Old-Time Strength: The Mighty Young Apollon

(This is part of a series looking at old time strongmen and bodybuilders and the training methods and programs they followed. Note: The set, reps and weight used will be left out so you can tailor the program to fit your needs and strength levels.)

Famous Yorkshire strongman, born in 1903, J.C. Tolson took his stage name from his own hero, the fabulous early strength athlete, Louis Uni, the original Apollon.

From 1925 onwards he toured the Music & Variety Halls with a strongman act issuing challenges for all kinds of feats.

He retired in the 1930s and devoted himself to improving others with his highly successful postal course which ran well into the 1950s.

Tolson, an all-around lifter of great merit, discovered after a chance involvement at a strength show in 1925 at the local Empire Music Hall put on by Alexander Zass (who called himself Samson) that he had special powers when it came to bending iron bars, coming 3rd in his first competition organized by Zass.

His act was described by Will Diamond, a strength athlete and historian, as such:

“He started off by breaking a steel chain with his fingers, then he lifted to arms length overhead, with his little finger, a ring weight, weighing 91 1/2 lbs. and not satisfied with this he took a bar of mild steel 9 3/4″ by 7/16″ and bent it into the shape of a horseshoe. He tore a pack of cards into quarters without taking off the covers. Then to climax it all drove a six inch nail into a plank of wood with his bare hands and in one straight pull, drew the nail out with his teeth. Seeing this the spectators expressed their appreciation in rapturous applause. Thus, encouraged Apollon went on with his demonstration.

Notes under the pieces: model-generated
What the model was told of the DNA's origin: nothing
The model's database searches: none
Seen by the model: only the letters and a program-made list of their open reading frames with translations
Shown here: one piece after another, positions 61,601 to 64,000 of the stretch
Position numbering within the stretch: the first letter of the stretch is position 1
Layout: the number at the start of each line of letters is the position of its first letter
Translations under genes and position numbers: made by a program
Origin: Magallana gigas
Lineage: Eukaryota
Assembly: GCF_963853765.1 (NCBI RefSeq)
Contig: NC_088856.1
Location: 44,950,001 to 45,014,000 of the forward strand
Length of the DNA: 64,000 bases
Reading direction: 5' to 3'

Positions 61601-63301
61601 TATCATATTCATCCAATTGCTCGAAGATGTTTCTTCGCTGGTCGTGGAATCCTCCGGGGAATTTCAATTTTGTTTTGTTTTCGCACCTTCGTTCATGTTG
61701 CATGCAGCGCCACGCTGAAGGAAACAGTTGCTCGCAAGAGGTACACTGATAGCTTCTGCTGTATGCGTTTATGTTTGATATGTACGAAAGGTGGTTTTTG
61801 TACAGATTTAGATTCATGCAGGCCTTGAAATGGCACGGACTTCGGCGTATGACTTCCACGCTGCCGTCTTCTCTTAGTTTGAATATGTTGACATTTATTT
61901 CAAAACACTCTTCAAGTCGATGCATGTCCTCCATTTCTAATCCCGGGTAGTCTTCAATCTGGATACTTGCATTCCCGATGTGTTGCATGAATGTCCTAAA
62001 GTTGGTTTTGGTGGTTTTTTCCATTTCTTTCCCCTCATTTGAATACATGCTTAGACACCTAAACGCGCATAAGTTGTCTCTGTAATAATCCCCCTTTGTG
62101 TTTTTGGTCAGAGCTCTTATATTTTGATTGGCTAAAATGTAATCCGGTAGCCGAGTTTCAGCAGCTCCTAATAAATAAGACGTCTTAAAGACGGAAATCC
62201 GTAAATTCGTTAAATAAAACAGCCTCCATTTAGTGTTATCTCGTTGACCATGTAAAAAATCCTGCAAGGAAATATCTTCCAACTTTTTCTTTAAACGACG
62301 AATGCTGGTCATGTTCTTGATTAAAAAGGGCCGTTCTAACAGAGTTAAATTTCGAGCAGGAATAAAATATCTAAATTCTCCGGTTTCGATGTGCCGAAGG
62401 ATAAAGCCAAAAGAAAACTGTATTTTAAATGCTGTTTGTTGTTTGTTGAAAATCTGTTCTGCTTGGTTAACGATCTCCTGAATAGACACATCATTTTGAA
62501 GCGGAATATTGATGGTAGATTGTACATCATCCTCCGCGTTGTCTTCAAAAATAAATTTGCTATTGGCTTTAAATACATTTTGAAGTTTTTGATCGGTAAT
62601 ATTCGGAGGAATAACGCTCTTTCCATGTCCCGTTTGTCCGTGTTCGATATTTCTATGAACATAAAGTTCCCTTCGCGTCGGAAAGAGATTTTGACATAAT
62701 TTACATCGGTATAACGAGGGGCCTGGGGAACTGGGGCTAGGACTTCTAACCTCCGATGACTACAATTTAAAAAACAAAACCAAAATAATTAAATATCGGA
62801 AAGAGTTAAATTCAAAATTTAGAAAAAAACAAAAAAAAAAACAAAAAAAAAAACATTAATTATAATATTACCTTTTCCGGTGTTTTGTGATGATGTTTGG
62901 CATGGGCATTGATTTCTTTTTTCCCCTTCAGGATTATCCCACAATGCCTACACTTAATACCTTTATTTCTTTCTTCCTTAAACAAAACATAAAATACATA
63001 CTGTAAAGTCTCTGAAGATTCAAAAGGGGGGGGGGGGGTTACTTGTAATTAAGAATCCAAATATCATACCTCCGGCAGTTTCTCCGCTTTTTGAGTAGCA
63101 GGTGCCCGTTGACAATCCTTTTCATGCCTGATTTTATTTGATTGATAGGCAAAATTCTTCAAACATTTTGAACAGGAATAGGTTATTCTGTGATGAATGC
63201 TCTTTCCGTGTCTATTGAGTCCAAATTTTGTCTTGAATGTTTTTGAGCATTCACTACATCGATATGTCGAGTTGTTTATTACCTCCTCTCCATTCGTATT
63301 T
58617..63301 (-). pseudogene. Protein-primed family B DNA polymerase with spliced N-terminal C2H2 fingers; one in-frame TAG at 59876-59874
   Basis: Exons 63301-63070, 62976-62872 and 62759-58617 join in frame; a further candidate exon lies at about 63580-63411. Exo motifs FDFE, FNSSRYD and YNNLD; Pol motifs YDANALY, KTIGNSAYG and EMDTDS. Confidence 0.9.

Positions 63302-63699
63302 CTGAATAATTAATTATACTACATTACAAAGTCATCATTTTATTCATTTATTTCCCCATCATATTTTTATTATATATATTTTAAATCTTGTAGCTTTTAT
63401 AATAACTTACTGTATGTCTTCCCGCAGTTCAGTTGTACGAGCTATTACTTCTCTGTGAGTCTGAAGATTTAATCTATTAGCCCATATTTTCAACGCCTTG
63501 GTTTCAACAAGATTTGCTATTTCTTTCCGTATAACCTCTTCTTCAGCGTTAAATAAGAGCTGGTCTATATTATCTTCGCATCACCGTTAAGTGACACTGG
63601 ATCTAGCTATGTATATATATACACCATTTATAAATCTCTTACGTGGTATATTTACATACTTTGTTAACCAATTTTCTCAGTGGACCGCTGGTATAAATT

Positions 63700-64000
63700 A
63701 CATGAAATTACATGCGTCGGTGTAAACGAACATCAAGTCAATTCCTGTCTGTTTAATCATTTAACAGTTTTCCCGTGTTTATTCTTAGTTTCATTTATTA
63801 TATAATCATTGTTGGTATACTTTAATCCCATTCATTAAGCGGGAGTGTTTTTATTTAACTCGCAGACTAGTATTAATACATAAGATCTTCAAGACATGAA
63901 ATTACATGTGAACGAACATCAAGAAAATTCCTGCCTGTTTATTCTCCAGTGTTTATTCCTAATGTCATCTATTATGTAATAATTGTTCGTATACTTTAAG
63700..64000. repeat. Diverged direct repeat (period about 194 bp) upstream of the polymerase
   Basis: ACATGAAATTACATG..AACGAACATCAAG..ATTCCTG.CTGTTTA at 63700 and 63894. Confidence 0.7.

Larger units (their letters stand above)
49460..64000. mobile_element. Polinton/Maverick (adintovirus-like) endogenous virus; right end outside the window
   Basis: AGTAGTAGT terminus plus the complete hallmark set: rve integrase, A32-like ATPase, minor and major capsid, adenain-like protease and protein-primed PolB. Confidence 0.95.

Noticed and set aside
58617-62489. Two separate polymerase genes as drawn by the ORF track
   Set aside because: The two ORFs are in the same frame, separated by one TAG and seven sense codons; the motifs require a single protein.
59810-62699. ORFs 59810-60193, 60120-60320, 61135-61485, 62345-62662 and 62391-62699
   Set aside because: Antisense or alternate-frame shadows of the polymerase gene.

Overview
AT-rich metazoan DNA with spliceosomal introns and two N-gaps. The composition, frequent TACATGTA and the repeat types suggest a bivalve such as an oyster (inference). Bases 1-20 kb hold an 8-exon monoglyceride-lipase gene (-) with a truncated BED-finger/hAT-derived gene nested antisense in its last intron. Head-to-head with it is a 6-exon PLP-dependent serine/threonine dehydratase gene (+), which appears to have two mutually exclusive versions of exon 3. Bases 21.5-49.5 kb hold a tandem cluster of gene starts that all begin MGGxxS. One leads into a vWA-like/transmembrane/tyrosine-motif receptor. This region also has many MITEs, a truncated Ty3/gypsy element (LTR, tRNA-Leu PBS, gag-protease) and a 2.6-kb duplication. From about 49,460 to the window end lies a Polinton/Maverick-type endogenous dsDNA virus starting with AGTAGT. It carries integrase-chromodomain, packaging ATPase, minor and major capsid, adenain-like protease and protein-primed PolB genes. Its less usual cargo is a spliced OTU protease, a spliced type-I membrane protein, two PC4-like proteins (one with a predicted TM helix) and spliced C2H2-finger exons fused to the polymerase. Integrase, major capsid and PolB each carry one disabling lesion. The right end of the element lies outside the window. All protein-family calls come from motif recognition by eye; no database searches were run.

He supported twenty men on his chest with a abridge, bent bar of iron twelve inches long and half an inch thick around his neck, and while laying on the backs of two chairs, broke a six inch nail. This latter feat required exceptional strength of the entire body, particularly in the neck and abdominals. He ended his performance with a tug of war against twenty men.”

On other occasions, when that stage was large enough, he has withstood as many as fifty men, or by way of a change, two heavy cart horses. In March 1927 at the same venue, Tolson created a new professional weightlifting record 168 lbs. bodyweight with a pullover and press on back with 249 lbs.

In 1933, Tolson pinch lifted a lead block (65 Lbs.) by grasping with his thumb and finger alone an old penny which had been soldered onto the block. Many strongman tried and failed to duplicate the feat.

Here is a typical workout from one of his courses:

Overhead Press
Curls
Squats
Deadlift
Pushups
Bent Press
Ab work
Grip work

Notes: Train consistently 2-3 days per week and add weight to the bar whenever possible and get lots of rest, eat good food and drink plenty of water.

Understand that to be successful in any weight training program – hard work is a must! Half-hearted effort does nothing for you. If you’re new to weight training or grossly out of shape, consult a physician first. End of disclaimer.

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